‘Millions could see their lives cut short by five years on average because of air pollution’

Almost a quarter of the global population lives in four countries in South Asia that are among the world’s most polluted, according to a new report

The Big Zero report

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Millions of people in South Asian countries, including Bangladesh, India, Nepal and Pakistan could see their lifespan cut short by five years on average because of the increasing levels of air pollution.

That’s according to new data from the Air Quality Life Index (AQLI), which converts particulate air pollution into its impact on life expectancy and suggests nearly a quarter of the global population lives in four countries in South Asia that are among the world’s most polluted.

The research notes citizens in these countries are exposed to pollution levels that are 44% higher than they were two decades ago.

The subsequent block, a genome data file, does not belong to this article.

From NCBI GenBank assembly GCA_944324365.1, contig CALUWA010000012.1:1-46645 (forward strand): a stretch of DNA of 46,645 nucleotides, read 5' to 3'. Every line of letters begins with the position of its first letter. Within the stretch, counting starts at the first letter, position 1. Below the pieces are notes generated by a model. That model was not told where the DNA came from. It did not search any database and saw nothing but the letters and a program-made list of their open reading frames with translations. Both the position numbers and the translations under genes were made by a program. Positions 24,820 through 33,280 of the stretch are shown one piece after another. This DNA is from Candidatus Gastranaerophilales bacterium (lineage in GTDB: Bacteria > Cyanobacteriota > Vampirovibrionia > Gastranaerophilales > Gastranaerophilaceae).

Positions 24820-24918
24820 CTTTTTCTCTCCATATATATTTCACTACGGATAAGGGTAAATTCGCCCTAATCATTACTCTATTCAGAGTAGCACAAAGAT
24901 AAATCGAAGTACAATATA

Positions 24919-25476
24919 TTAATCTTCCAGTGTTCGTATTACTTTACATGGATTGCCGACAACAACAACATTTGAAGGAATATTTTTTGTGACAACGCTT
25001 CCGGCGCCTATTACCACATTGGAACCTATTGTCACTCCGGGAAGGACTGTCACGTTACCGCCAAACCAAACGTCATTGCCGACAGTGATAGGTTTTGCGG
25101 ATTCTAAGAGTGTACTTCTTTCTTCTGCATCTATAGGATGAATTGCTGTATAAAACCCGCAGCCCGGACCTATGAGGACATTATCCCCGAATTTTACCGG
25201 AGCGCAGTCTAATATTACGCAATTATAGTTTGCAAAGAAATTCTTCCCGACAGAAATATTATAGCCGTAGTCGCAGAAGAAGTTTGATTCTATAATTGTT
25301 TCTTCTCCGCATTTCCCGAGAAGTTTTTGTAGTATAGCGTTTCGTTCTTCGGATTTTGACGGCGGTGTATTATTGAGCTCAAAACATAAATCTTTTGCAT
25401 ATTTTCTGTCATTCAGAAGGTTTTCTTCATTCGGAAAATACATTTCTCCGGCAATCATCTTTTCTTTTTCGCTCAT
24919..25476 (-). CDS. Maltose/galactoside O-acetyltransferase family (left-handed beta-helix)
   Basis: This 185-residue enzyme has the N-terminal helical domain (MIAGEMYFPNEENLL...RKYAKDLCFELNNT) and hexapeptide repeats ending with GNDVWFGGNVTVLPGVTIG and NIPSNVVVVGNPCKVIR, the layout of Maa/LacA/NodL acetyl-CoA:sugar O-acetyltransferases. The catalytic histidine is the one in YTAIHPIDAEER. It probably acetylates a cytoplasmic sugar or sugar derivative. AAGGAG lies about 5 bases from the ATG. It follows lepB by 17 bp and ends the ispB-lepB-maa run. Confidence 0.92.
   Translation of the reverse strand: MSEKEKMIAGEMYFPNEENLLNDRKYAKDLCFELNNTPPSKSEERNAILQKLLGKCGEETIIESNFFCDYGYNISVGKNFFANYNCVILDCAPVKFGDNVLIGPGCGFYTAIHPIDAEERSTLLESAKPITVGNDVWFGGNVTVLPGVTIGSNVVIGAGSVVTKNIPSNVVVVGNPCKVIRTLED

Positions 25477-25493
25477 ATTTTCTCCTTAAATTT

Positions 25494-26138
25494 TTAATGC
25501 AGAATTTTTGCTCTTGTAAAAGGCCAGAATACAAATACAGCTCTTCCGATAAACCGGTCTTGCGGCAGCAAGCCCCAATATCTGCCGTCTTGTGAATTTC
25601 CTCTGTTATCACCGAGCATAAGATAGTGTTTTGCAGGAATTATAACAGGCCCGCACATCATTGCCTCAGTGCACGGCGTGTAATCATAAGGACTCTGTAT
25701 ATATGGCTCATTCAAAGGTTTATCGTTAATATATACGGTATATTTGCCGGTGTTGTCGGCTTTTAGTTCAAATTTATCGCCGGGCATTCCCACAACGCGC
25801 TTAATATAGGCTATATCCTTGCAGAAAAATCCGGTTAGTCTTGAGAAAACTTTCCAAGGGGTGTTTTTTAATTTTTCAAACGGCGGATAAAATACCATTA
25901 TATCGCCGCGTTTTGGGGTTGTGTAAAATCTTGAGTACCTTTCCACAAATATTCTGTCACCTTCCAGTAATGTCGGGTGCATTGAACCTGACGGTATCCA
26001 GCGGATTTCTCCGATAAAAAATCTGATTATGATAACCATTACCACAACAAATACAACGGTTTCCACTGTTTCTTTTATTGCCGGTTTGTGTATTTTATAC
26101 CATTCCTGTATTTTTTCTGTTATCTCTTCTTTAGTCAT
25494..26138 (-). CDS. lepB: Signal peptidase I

Scientists argue high pollution across Bangladesh makes it the most polluted country in the world, while the most severe pollution is found in northern India, including Delhi and Kolkata.

Findings of the report also demonstrate an estimated 89% of Southeast Asia’s 650 million people live in areas where particulate pollution exceeds the World Health Organisation (WHO) guideline.

Michael Greenstone, Professor in Economics and creator of the AQLI, said: “Though the threat of coronavirus is grave and deserves every bit of the attention it is receiving, embracing the seriousness of air pollution with a similar vigour would allow billions of people around the world to lead longer and healthier lives.”

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